IN A province where 46000 jobs were lost between January and March and where the official unemployment rate is near the 30% mark efforts to salvage one of our most labour intensive agricultural enterprises should, on the surface of things, be heartily welcomed.
But the recent allocation of R60million by the department of rural development and agricultural reform to the largest tea estate in the southern hemisphere, Magwa Tea in Lusikisiki, raises more questions than it provides answers.
Despite its R1.2-million monthly salary bill Magwa has fallen woefully short of its potential. It has been wracked by mismanagement, labour strife, violence and looting.
Visitors to the estate reported that the tea bushes were so neglected that they had been allowed to grow to twice the desired size.
Simply put Magwa is a template of gross incompetence created by greedy workers and greedy managers – a tragedy in one of the province’s most impoverished regions, one not only suffering chronic unemployment but the devastation of having one of the highest HIV-AIDS incidences in the country.
When productivity ground to a total halt at Magwa last year and national government intervened with a R42-million bail-out the need for productive enterprise could not have been greater. But there seems to have been little return on this investment. Rather it seems to have disappeared into what is widely described as a bottomless pit.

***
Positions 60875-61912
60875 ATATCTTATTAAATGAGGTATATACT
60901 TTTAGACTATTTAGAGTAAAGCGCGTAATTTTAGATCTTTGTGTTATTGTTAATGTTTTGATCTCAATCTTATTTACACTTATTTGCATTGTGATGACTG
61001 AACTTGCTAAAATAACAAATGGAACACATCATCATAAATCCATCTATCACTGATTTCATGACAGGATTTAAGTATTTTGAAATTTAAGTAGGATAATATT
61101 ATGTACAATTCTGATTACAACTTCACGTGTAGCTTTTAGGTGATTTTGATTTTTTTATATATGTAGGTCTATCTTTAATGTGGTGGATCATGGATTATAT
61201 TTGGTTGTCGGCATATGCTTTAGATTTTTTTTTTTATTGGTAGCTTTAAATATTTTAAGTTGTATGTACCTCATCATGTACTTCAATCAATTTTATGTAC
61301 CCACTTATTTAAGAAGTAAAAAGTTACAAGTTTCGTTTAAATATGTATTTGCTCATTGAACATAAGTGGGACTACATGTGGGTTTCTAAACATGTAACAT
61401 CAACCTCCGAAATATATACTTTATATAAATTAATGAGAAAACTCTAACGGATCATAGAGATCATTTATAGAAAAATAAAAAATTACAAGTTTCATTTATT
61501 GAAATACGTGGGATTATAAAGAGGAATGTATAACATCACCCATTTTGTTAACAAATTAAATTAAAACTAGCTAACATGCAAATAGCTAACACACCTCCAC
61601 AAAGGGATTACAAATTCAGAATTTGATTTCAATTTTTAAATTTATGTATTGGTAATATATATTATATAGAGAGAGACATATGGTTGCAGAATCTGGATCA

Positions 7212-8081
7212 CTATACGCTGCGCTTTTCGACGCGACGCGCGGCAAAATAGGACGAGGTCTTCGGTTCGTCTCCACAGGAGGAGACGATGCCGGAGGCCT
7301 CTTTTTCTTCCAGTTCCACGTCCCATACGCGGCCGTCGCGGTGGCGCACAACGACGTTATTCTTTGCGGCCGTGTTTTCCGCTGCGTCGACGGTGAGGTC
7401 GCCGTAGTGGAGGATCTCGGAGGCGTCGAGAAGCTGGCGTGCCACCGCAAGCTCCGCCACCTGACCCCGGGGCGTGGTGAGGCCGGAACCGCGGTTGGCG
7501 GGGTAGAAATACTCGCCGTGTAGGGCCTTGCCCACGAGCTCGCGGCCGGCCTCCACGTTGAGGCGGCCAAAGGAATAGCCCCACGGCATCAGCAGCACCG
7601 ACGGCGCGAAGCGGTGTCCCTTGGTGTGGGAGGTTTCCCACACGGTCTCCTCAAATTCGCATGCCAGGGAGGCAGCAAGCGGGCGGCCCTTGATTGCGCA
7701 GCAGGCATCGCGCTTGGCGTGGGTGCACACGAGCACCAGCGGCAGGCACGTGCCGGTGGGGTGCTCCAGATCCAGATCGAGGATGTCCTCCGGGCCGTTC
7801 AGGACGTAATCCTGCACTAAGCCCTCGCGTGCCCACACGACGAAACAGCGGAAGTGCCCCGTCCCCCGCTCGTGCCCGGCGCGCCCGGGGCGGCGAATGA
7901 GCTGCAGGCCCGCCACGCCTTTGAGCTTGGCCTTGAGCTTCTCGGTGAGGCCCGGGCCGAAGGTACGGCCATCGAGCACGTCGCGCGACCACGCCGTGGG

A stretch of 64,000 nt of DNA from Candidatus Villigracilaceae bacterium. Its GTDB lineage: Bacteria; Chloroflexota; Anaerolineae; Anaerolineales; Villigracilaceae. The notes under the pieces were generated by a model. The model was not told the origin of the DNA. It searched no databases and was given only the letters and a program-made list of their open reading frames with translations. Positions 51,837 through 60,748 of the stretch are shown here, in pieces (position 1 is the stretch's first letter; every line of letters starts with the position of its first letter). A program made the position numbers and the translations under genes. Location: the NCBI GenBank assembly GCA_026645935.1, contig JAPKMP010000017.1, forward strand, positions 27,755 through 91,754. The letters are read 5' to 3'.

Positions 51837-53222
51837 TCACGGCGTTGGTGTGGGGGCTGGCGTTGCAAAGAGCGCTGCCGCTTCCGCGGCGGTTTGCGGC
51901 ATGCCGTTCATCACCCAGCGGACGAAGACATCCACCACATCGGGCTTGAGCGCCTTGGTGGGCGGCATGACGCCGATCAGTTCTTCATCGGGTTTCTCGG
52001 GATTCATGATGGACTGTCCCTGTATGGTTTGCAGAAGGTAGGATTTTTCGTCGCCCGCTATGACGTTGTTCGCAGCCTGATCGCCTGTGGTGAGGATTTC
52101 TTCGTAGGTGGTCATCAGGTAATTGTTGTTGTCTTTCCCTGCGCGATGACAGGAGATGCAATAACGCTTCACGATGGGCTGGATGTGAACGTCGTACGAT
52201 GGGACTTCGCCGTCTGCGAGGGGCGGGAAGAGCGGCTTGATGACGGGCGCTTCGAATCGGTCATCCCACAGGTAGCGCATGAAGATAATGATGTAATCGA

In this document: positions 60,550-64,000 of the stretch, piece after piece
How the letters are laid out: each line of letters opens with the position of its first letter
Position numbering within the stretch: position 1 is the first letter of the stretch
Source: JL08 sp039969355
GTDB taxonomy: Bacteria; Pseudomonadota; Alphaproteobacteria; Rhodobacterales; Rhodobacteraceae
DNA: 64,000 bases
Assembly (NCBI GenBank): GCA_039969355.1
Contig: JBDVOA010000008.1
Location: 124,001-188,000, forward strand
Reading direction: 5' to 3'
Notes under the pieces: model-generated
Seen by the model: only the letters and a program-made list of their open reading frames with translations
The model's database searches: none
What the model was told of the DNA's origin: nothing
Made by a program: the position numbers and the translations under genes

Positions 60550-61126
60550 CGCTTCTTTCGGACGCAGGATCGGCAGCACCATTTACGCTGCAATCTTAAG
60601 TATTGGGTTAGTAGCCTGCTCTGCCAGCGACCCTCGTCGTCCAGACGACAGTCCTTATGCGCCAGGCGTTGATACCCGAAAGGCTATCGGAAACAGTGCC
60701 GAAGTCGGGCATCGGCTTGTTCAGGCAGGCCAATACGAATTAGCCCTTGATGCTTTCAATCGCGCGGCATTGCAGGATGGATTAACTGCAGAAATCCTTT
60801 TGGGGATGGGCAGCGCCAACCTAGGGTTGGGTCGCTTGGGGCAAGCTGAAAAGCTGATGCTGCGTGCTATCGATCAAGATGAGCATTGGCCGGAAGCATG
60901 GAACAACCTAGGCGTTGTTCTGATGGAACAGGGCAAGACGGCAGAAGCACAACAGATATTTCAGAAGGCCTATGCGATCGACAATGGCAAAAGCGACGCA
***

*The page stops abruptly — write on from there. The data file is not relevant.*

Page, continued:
Now once again we see a massive injection of taxpayer money.
While government acknowledges the past problems it tells us that this time things will be different. Of the R60-million, a R26million share is going to repairs, fertiliser and “normalising” primary production. More than half – R34-million – is for “strategic partners” to manage the estate and administer funding.
But who exactly are these new managers, what is their track record, what are their credentials and through what process were they secured for service at a cost of R34-million, and what exactly is their plan?
If they are from the politically connected flock who have wreaked havoc in our parastatals we can have little hope. We sincerely hope this is not so – and for this reason we appeal to the department for full disclosure. If it is sincere about the salvation of Magwa total transparency is vital. Wrack, ruin and waste must not be an option. And if government cannot get the job done it must, as one of our readers suggested, consider full or partial privatisation.